I wonder if Pete could convince him to come out if he’s on the fence. Remember how Locker almost came out in 2010 because of PC? Super interesting. It would seem to be illegal (tampering w/e) to persuade Barkley to come out, but there are ways. We also need teams with possible QBOTFs to get the top picks. For instance if SF, CIN, DEN, CLE and MIN are all picking in the top 10, a QB like Barkley or Jones is more likely to fall out, or atleast they are willing trade candidates. If OAK, BUF, WAS, or MIA pick in the top 10, they are taking the best QB available and not willing to trade. Interesting how the draft is so much luck.

  2. Finnian

    I would not be against trading a high number of picks to get either Luck or Barkley. I mean, after QB and CB what other positions do we need to upgrade? Maybe another passrusher? This team has gone from one with countless needs to one with only a few pieces away from contending for a Superbowl.

    • Rob

      If you’re going to spend a lot of picks on one position, make it the quarterback.

  3. Your Mom

    Based on the youth of the OL it probably makes sense to go with a T Jax type. It won’t make for a ton of wins this year but the offense will grow in 2011 and a QB will be added in 2012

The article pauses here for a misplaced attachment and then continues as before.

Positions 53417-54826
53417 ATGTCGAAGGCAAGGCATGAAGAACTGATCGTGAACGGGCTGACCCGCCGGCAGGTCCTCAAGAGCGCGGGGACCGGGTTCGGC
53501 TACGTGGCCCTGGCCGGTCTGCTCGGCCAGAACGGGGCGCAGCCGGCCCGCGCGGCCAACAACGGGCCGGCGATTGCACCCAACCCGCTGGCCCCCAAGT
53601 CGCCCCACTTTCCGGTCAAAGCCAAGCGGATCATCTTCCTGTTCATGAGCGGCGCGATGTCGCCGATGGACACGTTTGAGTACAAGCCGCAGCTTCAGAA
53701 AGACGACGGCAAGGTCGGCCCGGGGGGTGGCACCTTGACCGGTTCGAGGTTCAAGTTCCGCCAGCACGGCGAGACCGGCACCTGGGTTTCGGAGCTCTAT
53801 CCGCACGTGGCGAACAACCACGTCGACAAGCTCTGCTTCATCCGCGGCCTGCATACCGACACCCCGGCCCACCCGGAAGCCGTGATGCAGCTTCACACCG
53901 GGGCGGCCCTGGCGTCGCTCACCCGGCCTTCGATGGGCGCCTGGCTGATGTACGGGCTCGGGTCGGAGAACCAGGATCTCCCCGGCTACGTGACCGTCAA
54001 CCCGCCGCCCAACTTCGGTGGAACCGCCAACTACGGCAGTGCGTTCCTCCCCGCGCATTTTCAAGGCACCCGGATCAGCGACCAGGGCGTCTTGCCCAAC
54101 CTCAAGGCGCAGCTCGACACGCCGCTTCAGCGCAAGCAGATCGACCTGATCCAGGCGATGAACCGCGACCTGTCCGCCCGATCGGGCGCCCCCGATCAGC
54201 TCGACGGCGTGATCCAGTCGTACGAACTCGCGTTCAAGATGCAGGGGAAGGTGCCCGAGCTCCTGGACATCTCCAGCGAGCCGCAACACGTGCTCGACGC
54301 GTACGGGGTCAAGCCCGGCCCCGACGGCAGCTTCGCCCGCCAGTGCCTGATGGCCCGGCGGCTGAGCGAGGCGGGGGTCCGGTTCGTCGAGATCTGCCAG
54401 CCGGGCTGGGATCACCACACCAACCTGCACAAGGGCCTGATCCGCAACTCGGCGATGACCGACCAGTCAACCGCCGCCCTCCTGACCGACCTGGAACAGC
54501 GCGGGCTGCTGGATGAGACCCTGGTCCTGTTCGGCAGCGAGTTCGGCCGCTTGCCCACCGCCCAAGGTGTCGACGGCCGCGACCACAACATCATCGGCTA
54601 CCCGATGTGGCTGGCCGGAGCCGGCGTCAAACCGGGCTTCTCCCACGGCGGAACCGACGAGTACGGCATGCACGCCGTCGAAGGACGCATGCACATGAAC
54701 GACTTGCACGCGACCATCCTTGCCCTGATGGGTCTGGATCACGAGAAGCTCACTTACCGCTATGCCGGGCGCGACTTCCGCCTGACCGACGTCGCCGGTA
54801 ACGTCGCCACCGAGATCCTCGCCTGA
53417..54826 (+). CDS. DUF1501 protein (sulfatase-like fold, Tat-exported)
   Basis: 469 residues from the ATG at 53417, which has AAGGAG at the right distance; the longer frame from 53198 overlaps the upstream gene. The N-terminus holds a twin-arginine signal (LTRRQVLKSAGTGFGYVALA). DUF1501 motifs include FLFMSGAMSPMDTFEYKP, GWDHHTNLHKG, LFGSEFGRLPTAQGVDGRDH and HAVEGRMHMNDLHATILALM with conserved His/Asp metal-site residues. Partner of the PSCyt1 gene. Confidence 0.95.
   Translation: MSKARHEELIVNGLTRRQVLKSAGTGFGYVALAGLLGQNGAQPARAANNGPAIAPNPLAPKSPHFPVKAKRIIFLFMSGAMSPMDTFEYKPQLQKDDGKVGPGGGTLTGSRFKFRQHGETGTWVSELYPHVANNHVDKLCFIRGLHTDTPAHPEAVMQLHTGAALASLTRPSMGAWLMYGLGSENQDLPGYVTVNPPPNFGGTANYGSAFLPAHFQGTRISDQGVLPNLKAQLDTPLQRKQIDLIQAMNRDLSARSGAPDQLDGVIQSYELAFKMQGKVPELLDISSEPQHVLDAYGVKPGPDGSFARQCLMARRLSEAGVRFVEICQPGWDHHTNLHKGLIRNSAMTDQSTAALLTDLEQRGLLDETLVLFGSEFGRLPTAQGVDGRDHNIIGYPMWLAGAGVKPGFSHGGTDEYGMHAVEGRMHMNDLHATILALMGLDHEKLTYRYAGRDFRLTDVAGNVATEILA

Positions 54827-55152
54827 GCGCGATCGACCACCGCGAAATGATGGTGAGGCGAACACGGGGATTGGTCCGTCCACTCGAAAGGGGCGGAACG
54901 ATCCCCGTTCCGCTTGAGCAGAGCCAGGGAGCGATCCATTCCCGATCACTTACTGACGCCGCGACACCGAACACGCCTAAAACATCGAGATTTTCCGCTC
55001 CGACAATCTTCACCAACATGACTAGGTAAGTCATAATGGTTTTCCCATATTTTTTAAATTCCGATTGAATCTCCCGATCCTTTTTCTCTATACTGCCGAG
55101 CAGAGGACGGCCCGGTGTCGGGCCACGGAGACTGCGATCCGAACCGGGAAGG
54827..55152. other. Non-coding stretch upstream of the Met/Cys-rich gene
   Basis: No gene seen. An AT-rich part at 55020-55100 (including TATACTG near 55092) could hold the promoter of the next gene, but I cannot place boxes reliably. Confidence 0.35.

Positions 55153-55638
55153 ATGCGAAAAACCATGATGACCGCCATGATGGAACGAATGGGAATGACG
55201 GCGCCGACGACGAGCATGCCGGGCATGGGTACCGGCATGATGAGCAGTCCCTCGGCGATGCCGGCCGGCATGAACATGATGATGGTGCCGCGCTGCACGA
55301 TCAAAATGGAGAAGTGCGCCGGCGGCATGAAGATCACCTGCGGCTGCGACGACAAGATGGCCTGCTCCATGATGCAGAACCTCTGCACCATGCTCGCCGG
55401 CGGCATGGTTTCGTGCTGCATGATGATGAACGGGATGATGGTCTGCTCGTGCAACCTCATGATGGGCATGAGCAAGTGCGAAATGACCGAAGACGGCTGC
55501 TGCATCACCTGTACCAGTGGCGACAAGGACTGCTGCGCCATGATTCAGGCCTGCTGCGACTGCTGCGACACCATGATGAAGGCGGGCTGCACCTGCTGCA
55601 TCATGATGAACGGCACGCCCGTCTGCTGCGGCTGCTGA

• Rob

      A very fair point. TJ may not be a Pro Bowler, but neither are you going to be terrified your young franchise passer takes some hits as that line grows together.

  4. hawksfan33

    Carlson is as good as gone! i dont buy it when pete says that they ahave a plan for him in the offense. Lets get real, a draft pick is going to be more valuable to the seahawks in their future Super Bowl ambitions then having John Carlson for one probably meaningless year. Im not saying the seahawks cant make the playoff but the super bowl is not within reach this year. we arent going to give Carlson a contract next year so now is the time to get value for him.

    • Rugby Lock